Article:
Workspace design should also consider the amount of physical separation required between individuals doing specific types of work. People work more efficiently when the spaces between them and others facilitate the type of work they do. Smaller distances support collaboration; greater distances support solo work.
Other features that deserve attention in workspace design are ventilation and lighting. Workspaces should be designed to allow clean air to circulate and as much natural light as possible.
Not to be forgotten in workspace design are the aspects of décor and color. For these purposes, a company and its design team can draw on insights from the fields of neuroarchitecture and color psychology.
Neuroarchitecture uses knowledge about how the human brain responds to stimuli to guide the design of constructed environments. Applied to workspace design, this means creating environments that directly stimulate thinking and behavior for which the workspaces are built. This is designing that deliberately aids productivity.
The psychology of color deals with how colors stimulate moods or emotional responses that, in turn, affect people's activities. Well chosen colors in a workspace can help stimulate the types of activities for which the space is designed.
Generally, warm colors like red, yellow, and orange energize and excite. But because they are so vibrant, they can also overwhelm. Use them as accent colors in workspaces intended for creative thinking and interactive work.
Cool colors — blues and greens — are calming and conducive to deep thinking. Use these in private workspaces where quiet work is done and in rest areas as well. Scatter shades of green in the form of plants around the workplace. Plants help filter the air and provide relief for eyes strained by looking at screens all day.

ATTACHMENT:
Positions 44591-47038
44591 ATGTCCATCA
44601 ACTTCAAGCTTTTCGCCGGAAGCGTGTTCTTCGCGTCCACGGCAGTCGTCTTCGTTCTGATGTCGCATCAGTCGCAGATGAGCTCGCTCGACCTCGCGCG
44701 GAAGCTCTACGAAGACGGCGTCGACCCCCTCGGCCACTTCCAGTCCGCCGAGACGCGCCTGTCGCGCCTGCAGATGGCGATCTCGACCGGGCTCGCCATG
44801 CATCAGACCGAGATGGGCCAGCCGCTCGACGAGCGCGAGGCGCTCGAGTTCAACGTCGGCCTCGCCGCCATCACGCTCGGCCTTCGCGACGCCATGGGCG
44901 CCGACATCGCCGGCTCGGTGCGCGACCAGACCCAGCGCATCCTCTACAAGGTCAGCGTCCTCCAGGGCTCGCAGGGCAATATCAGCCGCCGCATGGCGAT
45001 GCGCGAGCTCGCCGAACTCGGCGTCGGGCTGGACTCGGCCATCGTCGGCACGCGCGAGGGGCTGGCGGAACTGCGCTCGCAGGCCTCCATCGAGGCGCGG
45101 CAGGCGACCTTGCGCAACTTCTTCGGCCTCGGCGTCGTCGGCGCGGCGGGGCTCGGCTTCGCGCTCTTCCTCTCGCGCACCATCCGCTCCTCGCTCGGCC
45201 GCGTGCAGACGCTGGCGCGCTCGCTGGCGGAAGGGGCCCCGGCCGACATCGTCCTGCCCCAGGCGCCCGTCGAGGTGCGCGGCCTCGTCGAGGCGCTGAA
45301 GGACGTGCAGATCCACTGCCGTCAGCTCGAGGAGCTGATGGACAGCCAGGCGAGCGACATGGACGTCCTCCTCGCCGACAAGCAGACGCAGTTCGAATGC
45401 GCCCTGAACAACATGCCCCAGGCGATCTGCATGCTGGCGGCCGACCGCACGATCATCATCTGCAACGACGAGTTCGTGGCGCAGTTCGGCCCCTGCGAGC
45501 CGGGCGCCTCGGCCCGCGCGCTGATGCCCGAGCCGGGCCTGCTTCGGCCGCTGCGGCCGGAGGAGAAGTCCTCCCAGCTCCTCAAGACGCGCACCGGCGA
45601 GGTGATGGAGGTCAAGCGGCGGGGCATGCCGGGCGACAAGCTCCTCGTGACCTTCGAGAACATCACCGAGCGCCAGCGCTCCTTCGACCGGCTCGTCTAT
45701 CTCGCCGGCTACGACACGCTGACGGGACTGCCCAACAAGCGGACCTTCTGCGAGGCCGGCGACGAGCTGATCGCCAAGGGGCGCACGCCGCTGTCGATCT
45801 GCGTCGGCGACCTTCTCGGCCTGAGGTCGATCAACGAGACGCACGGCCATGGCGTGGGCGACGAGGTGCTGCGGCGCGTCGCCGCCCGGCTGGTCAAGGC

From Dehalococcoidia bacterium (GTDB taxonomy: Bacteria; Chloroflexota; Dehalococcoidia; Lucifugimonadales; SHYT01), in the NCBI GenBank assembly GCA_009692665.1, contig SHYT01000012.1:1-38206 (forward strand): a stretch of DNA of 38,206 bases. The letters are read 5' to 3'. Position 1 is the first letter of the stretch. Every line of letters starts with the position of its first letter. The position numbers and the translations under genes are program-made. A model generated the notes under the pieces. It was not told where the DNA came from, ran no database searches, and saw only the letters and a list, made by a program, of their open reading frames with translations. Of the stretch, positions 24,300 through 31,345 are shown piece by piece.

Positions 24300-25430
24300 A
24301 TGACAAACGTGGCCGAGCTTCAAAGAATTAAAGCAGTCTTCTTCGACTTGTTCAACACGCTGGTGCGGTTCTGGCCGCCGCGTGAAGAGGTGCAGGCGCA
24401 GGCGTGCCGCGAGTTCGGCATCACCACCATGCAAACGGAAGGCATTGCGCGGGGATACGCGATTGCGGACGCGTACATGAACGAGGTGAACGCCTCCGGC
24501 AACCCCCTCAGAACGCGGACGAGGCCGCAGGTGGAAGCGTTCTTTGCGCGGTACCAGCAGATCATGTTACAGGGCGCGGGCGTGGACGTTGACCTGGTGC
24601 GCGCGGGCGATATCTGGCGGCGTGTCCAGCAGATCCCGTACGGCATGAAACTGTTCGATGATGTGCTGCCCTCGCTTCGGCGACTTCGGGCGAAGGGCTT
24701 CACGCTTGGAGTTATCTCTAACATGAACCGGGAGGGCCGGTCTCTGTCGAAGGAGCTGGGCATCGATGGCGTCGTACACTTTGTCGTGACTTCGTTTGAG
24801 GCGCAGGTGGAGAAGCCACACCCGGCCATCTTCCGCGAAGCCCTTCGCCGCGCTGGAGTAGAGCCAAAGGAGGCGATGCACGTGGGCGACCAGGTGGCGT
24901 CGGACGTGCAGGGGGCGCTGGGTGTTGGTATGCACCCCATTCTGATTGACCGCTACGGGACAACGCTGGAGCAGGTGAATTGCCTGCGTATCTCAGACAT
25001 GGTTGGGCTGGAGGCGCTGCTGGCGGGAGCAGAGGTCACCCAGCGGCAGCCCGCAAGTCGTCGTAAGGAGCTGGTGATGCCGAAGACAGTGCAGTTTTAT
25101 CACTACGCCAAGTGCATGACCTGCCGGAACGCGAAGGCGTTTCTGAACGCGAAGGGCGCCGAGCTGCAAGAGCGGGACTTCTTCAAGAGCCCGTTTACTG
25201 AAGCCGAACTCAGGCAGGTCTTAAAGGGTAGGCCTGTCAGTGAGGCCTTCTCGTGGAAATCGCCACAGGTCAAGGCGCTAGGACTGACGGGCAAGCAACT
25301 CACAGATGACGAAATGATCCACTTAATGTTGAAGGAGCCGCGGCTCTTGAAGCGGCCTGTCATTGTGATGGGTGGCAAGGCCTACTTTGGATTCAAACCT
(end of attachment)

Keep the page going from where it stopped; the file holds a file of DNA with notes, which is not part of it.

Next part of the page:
Neutral colors — beige, gray, white, and black — are flexible colors, neither warm nor cool. They can be used as base colors for various workspaces to be accented with warm or cool colors, depending on how the workspace will be used.
Bear in mind, too, that light colors make a space appear larger and dark colors smaller.
These color "rules," though, are not cast in stone, and the company may break color rules, if necessary, in favor of branding. Aligning workspace décor and color choices with the company's brand and culture builds in employees a sense of affinity and being part of the company's identity.
If the company colors are not exactly right for a workspace, they can be used as accent colors instead. Or, other colors can be introduced into the space to balance the company colors. There are no hard and fast rules to décor and color choices.
Final steps: personalizing workspaces
Workspace design is not an exact science. Human beings are complex creatures with tastes and preferences shaped by personal exposure and experience.
The best designed workspaces will still not please everyone. Therefore, a company should permit its people to personalize their workspaces as much as reason and efficiency will allow. The general rule should be: Bring what inspires you into your workspace, as long as it doesn't clutter the area or distract you or others.
Design your workspaces with these pointers in mind and watch your employees’ productivity rise.